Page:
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Calculating the cost of the Covid-19 coronavirus on New Zealand businesses

New Zealand’s steps to shield itself from the Covid-19 coronavirus will not save the economy from feeling its effects. Hundreds of millions of dollars is likely to be shaved off the value of the economy for the first quarter, with estimates currently between 0.3 and 0.6 percentage points less than pre-virus forecasts.

The International Monetary Fund sees the virus as the biggest threat to the global economy.

Nearly every part of New Zealand’s economy is affected by the outbreak – but particularly exporters and importers who are largely dependent on the Chinese market.

About 50,000 Chinese visitors came through New Zealand’s arrivals gate in February last year, but that traffic has all but disappeared with New Zealand’s border closed to the travellers.

New Zealand Chinese Travel and Tourism Association chair Simon Cheung said those who cater directly to them have no work at all.

“They 100 percent rely on the Chinese tourists, and there’s just nothing coming in – it’s just a stopper. There’s not much they can do.”

He said smaller operators would likely weather the storm, picking up other work in the meantime, but larger operators would be hit harder.

“Like CTS or World Travel, where they heavily rely on the airlines.”

While in New Zealand those visitors usually spend up in the retail, hospitality, tourism and education sectors.

Retail NZ have reported about a third of its members say they are putting up to 30 percent less through their tills, cutting back on forward orders and dropping back staff hours.

Tertiary institutes stand to lose more than $100 million if students from China could not make it to class.

The domestic tourism industry was also hurting, but buoyed by the government’s response package of $11 million, although it was unclear how it would be distributed.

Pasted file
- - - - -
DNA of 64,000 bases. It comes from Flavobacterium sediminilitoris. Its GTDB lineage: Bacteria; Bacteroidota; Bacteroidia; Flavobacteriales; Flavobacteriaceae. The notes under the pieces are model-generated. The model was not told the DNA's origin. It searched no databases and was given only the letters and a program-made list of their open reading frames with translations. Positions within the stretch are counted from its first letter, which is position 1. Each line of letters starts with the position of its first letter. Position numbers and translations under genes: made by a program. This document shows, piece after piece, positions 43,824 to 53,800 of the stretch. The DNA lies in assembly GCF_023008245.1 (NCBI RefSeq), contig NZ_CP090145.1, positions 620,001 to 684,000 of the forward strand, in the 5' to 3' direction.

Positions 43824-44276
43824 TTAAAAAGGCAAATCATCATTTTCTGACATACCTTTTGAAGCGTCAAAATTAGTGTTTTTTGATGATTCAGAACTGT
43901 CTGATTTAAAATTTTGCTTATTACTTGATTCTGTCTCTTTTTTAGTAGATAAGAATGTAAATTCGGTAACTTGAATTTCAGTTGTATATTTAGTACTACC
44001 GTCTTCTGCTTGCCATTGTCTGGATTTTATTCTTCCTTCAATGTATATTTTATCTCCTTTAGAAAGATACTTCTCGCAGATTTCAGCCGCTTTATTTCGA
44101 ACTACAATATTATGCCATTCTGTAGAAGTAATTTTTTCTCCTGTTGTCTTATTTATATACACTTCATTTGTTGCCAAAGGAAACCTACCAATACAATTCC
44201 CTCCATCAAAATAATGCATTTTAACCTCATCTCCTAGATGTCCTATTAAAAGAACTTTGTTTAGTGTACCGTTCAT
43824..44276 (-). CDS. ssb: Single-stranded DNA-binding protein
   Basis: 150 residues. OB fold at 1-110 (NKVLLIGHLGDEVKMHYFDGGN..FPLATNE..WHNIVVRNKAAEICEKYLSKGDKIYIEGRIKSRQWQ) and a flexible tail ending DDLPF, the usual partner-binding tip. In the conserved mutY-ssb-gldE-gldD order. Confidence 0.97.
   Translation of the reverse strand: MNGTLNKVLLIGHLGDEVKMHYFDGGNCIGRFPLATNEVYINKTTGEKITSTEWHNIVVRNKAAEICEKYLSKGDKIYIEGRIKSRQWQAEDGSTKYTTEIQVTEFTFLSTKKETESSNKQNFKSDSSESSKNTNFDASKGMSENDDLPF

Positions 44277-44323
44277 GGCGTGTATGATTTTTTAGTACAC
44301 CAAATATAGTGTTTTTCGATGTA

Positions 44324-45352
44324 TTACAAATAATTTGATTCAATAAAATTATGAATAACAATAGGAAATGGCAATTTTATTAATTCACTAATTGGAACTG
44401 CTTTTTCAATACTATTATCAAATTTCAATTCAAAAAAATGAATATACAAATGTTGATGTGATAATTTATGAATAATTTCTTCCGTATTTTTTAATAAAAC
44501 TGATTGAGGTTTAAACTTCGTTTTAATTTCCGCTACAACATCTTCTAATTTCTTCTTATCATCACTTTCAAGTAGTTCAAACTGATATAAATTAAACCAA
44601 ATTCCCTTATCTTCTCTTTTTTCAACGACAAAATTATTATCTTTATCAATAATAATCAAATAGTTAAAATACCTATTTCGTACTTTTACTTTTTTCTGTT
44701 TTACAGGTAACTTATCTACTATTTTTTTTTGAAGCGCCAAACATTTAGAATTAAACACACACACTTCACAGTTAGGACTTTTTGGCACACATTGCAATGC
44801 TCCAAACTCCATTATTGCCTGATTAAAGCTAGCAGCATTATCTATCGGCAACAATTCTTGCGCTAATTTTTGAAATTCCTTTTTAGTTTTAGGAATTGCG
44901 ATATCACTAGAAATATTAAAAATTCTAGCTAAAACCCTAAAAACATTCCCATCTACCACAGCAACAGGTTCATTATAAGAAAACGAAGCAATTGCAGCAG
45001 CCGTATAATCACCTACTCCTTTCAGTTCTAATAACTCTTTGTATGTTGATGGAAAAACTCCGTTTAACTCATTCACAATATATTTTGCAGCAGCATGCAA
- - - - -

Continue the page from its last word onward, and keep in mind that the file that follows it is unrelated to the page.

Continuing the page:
And while there is no ban on exporting goods to China, for forestry, the foreign ports are expected to be at capacity in a week.

This was because ships loaded with logs before the outbreak kicked off having no choice but to continue on their way.

Forest Owners Association president Peter Weir said the oversupply would further reduce low prices.

“We don’t think we’ve seen the bottom of the price, we expect price to go down further.”

He said companies supplying domestic mills would fare better than export-focused ones.

“Supplying through Timaru or Gisborne, who have little or no domestic options… I would expect logging to slow down in the regions that feed those two ports. If not stop.”

“There’s no particular reason for optimism going forward.”

“Different people will make different charter arrangements based on the strength of their balance sheet and offtake forecast from China, but with a situation of ports full, you’d be brave to charter a boat.”

The list goes on, Millennium & Copthorne Hotels New Zealand Limited said it expected to lose up to $3 million in last minute cancellations.

Auckland Airport was in the same boat, with 45 return services to Mainland China reduced to eight, almost overnight. It downgraded its earnings by $5 million.

And to top it off, the primary sector was also dealing with a significant drought.

Silver Fern Farms chief executive Simon Limmer said it was the perfect storm.

“Whilst we’ve got big livestock flows plus the drought really putting pressure on processing capacity, the coronavirus situation has meant that we don’t have a lot of confidence in our ability – or the supply chain’s ability – to get product into China just at the moment.

“So 35 percent of our product’s going into that market specifically and we’re just having to look at alternative options or to be putting product into storage.

For live exports like rock lobster the economic effects have been swift. The industry predicts it could lose up to $46 million.

Reserve Bank governor Adrian Orr said businesses should utilise government tools like the Ministry of Health’s pandemic planning platform.

“You want to just walk your business through what would we be doing now under the different types of assumptions, so don’t try and forecast – just assume you’re in those different scenarios – what’s happening and how are you managing through this.”

Economists predict a short sharp rebound as health authorities and the Chinese government indicate containment is close.

Businesses are being urged to hold steady in the meantime and and not lay off staff or sell off assets.

This story was originally published on RNZ.

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